Why We Love Repetition in Music

At last! A more in-depth explanation as to why I seem to fixate on particular songs, playing them over and over (and over) again. Why We Love Repetition in Music is a fascinating examination of what repetition does to our brains.

In fact the argument can be made that through repetition, mere spoke words can become interpreted as music by the listener.

Repetition can actually shift your perceptual circuitry such that the segment of sound is heard as music: not thought about as similar to music, or contemplated in reference to music, but actually experienced as if the words were being sung.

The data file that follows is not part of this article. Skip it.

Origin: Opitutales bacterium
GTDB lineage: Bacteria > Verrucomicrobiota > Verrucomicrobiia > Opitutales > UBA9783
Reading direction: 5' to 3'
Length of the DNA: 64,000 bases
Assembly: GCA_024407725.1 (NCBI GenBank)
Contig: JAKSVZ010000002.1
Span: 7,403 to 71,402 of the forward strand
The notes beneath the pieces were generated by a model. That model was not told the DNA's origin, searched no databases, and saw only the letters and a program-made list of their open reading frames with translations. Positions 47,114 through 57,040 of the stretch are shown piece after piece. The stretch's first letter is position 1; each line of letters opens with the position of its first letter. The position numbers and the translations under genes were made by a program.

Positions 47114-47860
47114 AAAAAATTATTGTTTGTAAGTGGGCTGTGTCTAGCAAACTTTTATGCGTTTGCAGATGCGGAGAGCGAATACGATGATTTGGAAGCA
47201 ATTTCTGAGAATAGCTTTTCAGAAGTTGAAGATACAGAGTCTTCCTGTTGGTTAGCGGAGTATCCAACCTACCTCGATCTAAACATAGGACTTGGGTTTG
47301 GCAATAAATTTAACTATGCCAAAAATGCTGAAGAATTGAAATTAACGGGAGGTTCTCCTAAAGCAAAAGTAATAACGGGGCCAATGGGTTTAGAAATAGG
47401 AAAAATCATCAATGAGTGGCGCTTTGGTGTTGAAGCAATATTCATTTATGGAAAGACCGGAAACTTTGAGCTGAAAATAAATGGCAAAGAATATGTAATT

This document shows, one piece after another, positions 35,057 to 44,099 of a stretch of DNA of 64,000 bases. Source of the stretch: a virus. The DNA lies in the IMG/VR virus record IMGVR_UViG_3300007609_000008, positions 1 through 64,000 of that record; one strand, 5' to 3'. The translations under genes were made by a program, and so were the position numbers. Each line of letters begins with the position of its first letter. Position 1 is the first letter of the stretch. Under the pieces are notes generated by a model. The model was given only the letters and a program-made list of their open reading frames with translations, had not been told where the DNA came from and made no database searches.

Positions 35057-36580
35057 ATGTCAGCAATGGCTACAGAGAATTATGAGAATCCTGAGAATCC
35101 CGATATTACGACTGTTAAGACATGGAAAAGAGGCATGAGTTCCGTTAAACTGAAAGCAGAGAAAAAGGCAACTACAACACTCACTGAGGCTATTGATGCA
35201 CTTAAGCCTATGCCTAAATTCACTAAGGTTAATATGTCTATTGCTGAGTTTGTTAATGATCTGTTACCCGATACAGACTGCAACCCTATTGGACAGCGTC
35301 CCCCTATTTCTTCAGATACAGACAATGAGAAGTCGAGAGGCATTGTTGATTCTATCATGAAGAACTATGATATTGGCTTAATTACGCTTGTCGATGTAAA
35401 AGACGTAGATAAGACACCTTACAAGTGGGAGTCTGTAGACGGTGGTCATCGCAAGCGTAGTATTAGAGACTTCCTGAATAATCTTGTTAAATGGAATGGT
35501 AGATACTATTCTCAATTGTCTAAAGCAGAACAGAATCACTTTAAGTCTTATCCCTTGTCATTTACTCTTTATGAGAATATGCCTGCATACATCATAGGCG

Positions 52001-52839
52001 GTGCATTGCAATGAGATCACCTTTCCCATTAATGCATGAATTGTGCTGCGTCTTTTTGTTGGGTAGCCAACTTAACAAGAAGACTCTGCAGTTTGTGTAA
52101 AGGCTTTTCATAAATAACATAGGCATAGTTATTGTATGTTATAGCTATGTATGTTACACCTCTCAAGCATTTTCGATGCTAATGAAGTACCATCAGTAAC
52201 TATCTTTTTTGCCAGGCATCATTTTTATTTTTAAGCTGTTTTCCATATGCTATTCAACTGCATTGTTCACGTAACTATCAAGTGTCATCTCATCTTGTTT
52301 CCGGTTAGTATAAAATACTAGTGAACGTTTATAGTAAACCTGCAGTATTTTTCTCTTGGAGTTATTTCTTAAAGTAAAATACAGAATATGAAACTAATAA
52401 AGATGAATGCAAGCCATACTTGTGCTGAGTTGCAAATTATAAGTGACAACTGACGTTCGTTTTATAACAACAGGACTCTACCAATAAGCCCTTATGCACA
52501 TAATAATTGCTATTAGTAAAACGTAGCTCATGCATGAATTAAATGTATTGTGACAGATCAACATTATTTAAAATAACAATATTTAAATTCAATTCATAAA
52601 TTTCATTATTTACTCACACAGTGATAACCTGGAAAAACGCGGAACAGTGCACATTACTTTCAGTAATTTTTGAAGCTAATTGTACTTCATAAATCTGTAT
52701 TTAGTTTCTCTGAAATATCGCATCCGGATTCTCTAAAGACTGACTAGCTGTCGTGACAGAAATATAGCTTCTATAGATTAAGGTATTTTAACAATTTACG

As a neat example, have a listen to the following two audio clips:

Isn’t that crazy? On hearing this, I was reminded of the McGurk Effect.

I find it interesting that I mostly fixate on songs when I’m working at the computer. This tends to happen to me more when I’m on the computer at home. I tend to have very strong associations, tying certain songs to certain projects.

There’s a blurring of the lines between repetition and ritual. And the article also talks a bit about how repetition allows us (as listeners) to participate in the song as well:

Repetitiveness actually gives rise to the kind of listening that we think of as musical. It carves out a familiar, rewarding path in our minds, allowing us at once to anticipate and participate in each phrase as we listen.

There are a lot of quotable sections, and it’s a really fascinating article worth a read.

[CC photo via Luc De Leeuw, via Scotty Weeks]

Christina Perri: A Thousand Years
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Copeland: Ordinary

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